For David his weakness was a common one among men, which is lust. And let’s just be clear that lust is not always about sex. We can have lust for other things in life – the lust for wealth, the lust for control and power. And so David struggled with lust even before this incident with Bathsheba. We know this because tucked back in the book of Deuteronomy, written over four hundred years previously, God spoke of the day the Israelites would become a nation and they would desire a king.

Here’s what Deuteronomy 17 says – When you enter the land the Lord your God is giving you and have taken possession of it and settled in it, and you say, ‘Let us set a king over us like all the nations around us,’ 15 be sure to appoint over you a king the Lord your God chooses. He must not take many wives, or his heart will be led astray.

And from what I can work out, David had 7 wives. The reason I believe David struggled with lust long before this incident was because David knew this passage, David knew that God knew his inner heart – good and bad. And yet David had taken advantage of his position as king and continued to accumulate wives for himself. Why? Because David was a passionate person (whether for God, in battle, in music or writing poetry), and with that came a passion or lust for women.

David fed his desire. The lie Satan wants us to believe is that if we feed our own desires then we and society will be more content. The anything goes society. When enough people fall for this lie, it becomes the norm in society.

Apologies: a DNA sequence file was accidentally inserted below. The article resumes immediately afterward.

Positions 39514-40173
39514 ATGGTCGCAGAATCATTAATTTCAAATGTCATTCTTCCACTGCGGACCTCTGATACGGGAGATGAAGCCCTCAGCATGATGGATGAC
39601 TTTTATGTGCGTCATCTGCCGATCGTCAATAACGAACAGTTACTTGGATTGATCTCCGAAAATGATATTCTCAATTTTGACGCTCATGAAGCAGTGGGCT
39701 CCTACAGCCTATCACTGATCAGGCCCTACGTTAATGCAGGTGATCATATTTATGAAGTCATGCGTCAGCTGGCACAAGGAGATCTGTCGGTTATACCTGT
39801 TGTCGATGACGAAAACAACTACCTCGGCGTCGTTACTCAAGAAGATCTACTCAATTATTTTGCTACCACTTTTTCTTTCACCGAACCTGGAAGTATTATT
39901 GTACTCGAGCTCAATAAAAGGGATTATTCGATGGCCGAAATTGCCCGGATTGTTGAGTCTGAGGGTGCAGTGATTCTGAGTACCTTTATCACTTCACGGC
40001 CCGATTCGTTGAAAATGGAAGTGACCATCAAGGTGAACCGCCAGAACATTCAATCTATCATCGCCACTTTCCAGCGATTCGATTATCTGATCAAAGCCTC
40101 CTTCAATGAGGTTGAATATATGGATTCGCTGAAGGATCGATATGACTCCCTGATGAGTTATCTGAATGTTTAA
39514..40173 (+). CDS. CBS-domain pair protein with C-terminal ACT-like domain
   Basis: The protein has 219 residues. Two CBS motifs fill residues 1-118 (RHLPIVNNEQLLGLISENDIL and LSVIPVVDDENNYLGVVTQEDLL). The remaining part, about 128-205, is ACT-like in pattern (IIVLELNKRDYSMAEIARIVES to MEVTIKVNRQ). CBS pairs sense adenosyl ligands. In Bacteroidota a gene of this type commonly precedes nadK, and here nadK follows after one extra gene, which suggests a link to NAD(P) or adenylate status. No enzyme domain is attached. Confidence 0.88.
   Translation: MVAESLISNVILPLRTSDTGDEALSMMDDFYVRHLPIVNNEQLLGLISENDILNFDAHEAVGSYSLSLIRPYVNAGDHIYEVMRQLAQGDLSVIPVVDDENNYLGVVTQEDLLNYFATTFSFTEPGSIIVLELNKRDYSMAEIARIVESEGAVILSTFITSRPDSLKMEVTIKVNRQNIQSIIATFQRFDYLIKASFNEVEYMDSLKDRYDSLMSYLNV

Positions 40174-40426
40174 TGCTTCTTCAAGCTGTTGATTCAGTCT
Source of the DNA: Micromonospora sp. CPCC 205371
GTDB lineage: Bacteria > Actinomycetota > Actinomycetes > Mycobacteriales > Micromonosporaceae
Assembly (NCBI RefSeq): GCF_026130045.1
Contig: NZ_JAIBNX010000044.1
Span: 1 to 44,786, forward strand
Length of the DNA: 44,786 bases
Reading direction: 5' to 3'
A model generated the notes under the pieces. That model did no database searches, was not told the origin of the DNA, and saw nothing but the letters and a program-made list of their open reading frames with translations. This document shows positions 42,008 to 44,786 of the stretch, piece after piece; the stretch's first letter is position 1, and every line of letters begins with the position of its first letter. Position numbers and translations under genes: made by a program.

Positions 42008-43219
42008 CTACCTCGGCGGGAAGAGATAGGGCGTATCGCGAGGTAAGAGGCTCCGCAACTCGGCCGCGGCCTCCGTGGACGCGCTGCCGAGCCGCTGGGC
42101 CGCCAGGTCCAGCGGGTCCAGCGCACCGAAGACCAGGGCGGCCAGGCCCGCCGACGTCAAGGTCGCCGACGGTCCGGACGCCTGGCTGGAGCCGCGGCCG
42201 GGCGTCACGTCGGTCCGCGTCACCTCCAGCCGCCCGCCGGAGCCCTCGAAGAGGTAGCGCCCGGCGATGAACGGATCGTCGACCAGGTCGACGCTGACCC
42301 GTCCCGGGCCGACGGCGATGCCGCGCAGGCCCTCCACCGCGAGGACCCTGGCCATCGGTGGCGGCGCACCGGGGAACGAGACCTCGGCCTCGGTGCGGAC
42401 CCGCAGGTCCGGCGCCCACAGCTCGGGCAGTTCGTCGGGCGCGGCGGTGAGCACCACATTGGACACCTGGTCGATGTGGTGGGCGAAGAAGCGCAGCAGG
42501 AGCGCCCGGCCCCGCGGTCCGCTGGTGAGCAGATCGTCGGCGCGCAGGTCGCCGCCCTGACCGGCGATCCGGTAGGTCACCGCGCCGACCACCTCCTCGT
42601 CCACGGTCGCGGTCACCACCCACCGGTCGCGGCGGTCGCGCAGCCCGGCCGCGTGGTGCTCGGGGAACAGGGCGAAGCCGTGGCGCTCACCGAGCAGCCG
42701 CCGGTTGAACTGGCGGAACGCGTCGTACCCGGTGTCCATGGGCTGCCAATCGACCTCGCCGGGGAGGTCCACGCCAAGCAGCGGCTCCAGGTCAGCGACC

Society has opened up the door to more and more liberal values. David had already opened the door to a weakness which he knew was wrong in God’s eyes.

And then in verse 1 we read that, “In the spring, at the time when kings go off to war, David sent Joab out with the king’s men and the whole Israelite army.”
At the time when kings go off to war to fight with their troops, where was King David? The end of verse 1, “But David remained in Jerusalem.” While David’s troops were off fighting, David stayed at home. If David was with his troops he wouldn’t have been in this predicament in the first place.

Most of our temptations happen when we are not doing what God wants us to do in the first place. We place ourselves in a position where there is vulnerability. I doubt David had any clue what he would see that night walking out on the rooftop, but the opportunity presented itself because David ignored his responsibilities as a king and left his army to go off fighting without him. And so folks, where we know our areas of vulnerability then do whatever we can to avoid those situations. We know ourselves better than anyone, so we know the signs.

We have to be careful not to place ourselves in dangers way. Once you know the chinks in your armour then stay away from the things that you know are going to put you at more risk. Don’t linger. That’s where David failed. He lingered. Rather than diverting his attention, going back to his room, being on the battlefield with his army, he stayed behind, he lingered, and then he coveted. It didn’t take long to go from just looking, to coveting, wanting for himself.